Wilson’s Steel Grows, Using Hi-Tech Processes

By on October 3, 2016

After 45 years in the structural steel business, Ken Wilson and his employee team are still learning new ways to deliver quality steel more efficiently. By embracing and assisting with the development of new technology, the firm has experienced rapid growth.

In 2014 Wilson’s Structural Steel opened their doors for business in Fenton, Missouri to fabricate structural steel principally for commercial buildings in the St. Louis area and the surrounding Midwest region.  Wilson’s is a young firm, but its principal Ken Wilson, is no stranger to the St. Louis area and to the structural steel fabrication industry. 

He has been providing fabricated structural steel to the St. Louis and Midwest market for the past 45 years.  After serving in the Navy in Vietnam, Wilson returned home to St. Louis in 1969 and started a long career of fabricating structural steel. His focus throughout his career was on reducing structural steel fabrication cost to the minimum at each plant facility that he organized during his career.

In 2010 he decided to retire from the business only to find that retirement was not really the next chapter in his career.  During those days in retirement Wilson often thought about what he had learned over the years and decided that he wanted to give it one more shot to implement his years of experience in setting up what he was to consider the most cost efficient fabrication facility possible.

weldingThe mission started with finding the right facility. In the past the physical plants that he had managed always had some layout limitations. He wanted to avoid those issues this time by starting out with a blank page in the design of the new plant.  In relatively short order, he was able to find an existing facility in Fenton that could be modified to meet the ideal configuration.

Soon after the business started, he said, developers were knocking on Wilson’s door to award projects, based on Ken Wilson’s reputation as a low cost, quality producer.  

Understanding that low cost gets the job but the repeat orders only arrive if a fabricator proves its ability to perform from a delivery and quality standpoint, Wilson said his new company was conservative with delivery commitments.  In line with this gradual start up approach, the company slowly added staff to meet a high standard of skilled employees.

During the planning process for this new company Ken had the opportunity to see the latest new fabrication technology. He connected with the manufacturer Ficep at the American Institute of Steel Construction NASCC show when it was held in St. Louis in 2013.

Wilson was very familiar with Ficep equipment as he had used it previously in other facilities, but during this show Ficep was exhibiting their latest drill line development which had movable spindles to permit not just drilling and scribing but also milling.  The ability to move the spindles in the length axis independently gave the drill line machining center flexibility, but it was more productive as the three spindles can operate independently.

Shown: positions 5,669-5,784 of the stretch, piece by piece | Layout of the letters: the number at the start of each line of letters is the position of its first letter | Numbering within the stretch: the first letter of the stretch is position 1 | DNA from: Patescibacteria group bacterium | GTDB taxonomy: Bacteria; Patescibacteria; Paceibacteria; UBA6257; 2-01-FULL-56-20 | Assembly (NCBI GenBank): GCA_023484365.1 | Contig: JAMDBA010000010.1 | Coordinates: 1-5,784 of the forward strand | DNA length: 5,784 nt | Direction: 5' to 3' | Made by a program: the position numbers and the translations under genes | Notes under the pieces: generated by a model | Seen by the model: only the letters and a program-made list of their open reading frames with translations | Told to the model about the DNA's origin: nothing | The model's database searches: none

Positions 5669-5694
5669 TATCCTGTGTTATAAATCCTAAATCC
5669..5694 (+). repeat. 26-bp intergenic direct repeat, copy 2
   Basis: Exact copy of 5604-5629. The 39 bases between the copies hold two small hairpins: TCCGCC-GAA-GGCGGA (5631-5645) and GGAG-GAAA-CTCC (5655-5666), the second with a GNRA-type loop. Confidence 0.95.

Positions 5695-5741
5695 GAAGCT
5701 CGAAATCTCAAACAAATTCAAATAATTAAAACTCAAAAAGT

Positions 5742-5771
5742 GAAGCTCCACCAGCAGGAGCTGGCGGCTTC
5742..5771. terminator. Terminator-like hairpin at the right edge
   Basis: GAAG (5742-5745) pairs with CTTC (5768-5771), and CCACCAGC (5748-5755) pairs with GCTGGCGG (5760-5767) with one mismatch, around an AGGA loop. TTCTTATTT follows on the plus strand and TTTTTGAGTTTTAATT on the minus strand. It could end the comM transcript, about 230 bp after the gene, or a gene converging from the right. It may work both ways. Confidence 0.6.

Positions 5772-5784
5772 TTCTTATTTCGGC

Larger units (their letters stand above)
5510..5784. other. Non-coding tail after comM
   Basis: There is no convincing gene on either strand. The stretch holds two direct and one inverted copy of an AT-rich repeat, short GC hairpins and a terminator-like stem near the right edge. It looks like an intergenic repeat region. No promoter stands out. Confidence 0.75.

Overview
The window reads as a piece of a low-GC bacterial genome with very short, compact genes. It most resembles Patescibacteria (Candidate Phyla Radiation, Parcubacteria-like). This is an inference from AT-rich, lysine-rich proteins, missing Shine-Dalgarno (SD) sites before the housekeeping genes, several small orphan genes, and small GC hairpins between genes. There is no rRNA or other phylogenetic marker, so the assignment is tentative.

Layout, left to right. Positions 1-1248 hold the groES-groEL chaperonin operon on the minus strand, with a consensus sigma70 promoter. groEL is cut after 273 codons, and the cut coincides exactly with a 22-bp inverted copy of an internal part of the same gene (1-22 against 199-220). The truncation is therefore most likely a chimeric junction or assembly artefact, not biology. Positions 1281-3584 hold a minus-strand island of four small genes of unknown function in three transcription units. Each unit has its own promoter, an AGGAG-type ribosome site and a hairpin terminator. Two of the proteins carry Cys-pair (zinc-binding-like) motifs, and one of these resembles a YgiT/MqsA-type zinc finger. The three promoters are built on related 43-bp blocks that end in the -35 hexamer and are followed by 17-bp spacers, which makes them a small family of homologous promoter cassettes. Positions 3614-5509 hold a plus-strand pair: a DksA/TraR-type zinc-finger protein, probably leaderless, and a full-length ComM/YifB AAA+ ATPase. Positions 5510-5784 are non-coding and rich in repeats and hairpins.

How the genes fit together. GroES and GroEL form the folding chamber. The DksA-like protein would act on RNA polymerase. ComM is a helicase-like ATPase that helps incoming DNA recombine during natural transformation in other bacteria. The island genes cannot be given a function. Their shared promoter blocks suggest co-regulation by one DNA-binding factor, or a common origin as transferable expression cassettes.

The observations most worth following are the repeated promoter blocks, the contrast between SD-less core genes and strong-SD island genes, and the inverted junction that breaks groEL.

It was during this trade show that both Ken Wilson and Ficep started to put their heads together to explore how this new technology could be developed further to give a fabricator an all-in-one manufacturing cell.  The added ability to perform high-speed milling and scribing in multiple surfaces simultaneously could revolutionize the industry by reducing cost to the lowest level possible while maintaining a small plant footprint.

millingTraditionally, the generation of special cut outs, generally referred to as copes, rat holes and weld prep that are located on the ends of structural steel sections was accomplished with manual layout and hand burning or in some cases systems for the automatic burning which required even more shop space and another operator.

In both these cases, extensive manual grinding was required to remove slag from the cutting process and to also provide additional metal removal, as a cutting torch could not cut flush to another surface.

During the past year Ficep has worked extensively with Wilson’s Structural Steel to generate and maximize different high speed milling routines to generate these cut outs that are typically required on commercial buildings.  This high speed milling technology is quick and easy while reducing material handling when compared to prior methods used to generate these cut outs.

Additionally, it requires no secondary operations as when it leaves the drill line system, it is ready for fit up and welding.  Wilson’s Structural Steel reports, when you consider floor-to-floor time, that they now eliminate up to 80% of the time required in the generation of these cut outs.

Even simple block copes can be generated quickly with high speed milling that also eliminates clean up after burning.

Today Ficep’s software is able to process from the 3D building model all the intersecting coordinate locations for subsequent fitting of detail items such as plates and angles.

Many other processes and procedures were implemented from the beginning at Wilson’s Structural Steel such as going from a 3-D CAD design model to a fabricated section ready for shipment without paper on the shop floor.

By combining skilled employees with new innovative procedures, processes and the most versatile and highest level of automated fabrication technology, Wilson’s Structural Steel is considered by many today as one of the top three productive structural steel fabricating shops in the country.

Since the start up in 2014 Wilson’s Structural Steel has created 31 new jobs, and they anticipate hiring an additional 12 over the next 12 months to achieve the facility’s optimum capacity.

About Tom Finan